In Waikiki, you can’t park there... Or can you?
HONOLULU, Hawaii (HawaiiNewsNow) - When you see a no parking sign attached to a parking meter, what do you do? It’s a tough question in a place where parking is challenging, like Waikiki.
Tim Garry comes to Waikiki just about every day to surf. He can’t find a spot on Ohua Avenue to park, because many of the metered stalls have been sold temporarily to private companies for weeks at a time. It’s a longstanding problem that has gotten worse in the last year.
“There are 29 spots on Ohua. And half of them are taken by construction people,” said Garry.
Garry said he spoke to the city, and was told that contractors can get a one-month permit to use metered parking stalls. They must post the dates and the times, along with the permit, on the temporary no parking signs. But some of those are definitely out of date.
“April first to April 30th,” Garry read off one sign. "Well, it’s May 17th today.
He walked a short distance to the next set of signs attached to parking meters. "If you look -- it’s May 6th (expiration date). Not valid. And they don’t pick up their signs, they don’t take them away.
Honolulu city councilman Tommy Waters, who took office less than ten days ago, said in a statement, “I understand the need for construction vehicles to be close to the construction site, but I am very concerned when parking stalls meant for local residents are restricted to the point where there are no meaningful alternatives. It would be helpful if the construction site could provide off street parking.”
Garry said he also realizes construction workers need a place to park, and had a suggestion. “Have them make a deal with Jefferson Elementary School. They have a huge field over there. They can make money through their PTA, and also solve the contractor’s problem of having a place for their employees to park.”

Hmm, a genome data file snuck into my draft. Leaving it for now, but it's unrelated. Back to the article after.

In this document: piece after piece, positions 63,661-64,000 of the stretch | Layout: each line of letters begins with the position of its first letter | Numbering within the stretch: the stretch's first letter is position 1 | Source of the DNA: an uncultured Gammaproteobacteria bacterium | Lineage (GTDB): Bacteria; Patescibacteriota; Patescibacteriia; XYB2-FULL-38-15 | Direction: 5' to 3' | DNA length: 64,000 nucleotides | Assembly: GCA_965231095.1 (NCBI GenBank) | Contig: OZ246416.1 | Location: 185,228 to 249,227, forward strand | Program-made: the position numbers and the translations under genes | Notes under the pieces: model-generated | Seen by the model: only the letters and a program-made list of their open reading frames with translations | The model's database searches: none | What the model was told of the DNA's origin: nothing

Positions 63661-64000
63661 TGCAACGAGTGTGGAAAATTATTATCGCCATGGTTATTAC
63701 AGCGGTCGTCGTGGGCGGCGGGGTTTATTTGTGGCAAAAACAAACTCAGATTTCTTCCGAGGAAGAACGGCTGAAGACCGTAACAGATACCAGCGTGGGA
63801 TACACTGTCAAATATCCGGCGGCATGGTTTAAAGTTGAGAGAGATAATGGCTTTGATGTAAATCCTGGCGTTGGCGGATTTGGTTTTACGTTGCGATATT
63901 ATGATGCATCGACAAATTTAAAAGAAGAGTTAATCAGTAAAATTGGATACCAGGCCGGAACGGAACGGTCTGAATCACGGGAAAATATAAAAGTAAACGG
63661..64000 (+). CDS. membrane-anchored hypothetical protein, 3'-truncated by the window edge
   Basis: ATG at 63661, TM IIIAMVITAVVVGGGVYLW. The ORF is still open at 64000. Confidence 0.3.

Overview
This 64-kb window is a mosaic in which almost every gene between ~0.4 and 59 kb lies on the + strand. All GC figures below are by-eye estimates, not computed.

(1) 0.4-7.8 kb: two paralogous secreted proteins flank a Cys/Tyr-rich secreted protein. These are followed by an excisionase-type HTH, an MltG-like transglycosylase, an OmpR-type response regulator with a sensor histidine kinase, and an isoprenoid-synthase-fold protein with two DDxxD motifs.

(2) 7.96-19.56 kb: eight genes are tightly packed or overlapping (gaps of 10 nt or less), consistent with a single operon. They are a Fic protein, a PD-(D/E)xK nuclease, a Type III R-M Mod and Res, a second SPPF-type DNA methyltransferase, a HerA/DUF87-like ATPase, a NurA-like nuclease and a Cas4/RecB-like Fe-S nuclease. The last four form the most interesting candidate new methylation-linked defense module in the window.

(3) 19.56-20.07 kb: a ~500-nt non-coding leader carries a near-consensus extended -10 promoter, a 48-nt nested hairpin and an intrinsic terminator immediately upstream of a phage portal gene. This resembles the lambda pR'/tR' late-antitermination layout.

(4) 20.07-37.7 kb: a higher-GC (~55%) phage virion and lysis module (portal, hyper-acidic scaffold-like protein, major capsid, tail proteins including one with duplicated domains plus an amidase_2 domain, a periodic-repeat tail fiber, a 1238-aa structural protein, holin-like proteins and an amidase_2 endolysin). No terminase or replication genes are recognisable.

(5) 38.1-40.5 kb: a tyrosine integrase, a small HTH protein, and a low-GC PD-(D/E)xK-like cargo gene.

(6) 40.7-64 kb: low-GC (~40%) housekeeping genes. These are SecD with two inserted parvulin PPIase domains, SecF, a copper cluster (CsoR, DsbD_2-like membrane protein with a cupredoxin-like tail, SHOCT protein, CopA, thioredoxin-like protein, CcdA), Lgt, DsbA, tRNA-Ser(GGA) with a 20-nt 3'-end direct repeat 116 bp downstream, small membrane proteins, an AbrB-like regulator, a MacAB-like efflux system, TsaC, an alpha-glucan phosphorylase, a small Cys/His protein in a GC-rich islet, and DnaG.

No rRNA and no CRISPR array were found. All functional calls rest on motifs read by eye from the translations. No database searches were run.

Garry noted that the city also doubled the parking meter rates in February, from $1.50 to $3 per hour, and extended the time to feed the meter from 7 p.m. to 10 p.m. in Waikiki. But he said there’s a lack of enforcement.
“It is quarter to seven right now. And there’s only two meters that are actually operating. The rest are all flashing red,” meaning that they hadn’t been fed.
“Nobody’s paying the meter. Even though the city doubled the price on the meter, nobody’s paying it,” he added.
Oahu resident Paul Hefner paid, after getting his car into coned-off stalls between a dumpster and a forklift parked on Paoakalani Avenue, a block away. Those stalls were also marked with temporary no parking signs, saying that cars would be towed away Mondays through Saturdays between 7 a.m. and 4 p.m., during the month of May.
“We saw the no parking -- kinda looked a little shady," said Hefner. "And then we kinda pulled up and read the fine print because we’re from Washington D.C., so we’re kinda used to this whole construction thing.
“After I read it out loud a couple of times, we were like, yeah, we can park here and not get towed," he said.
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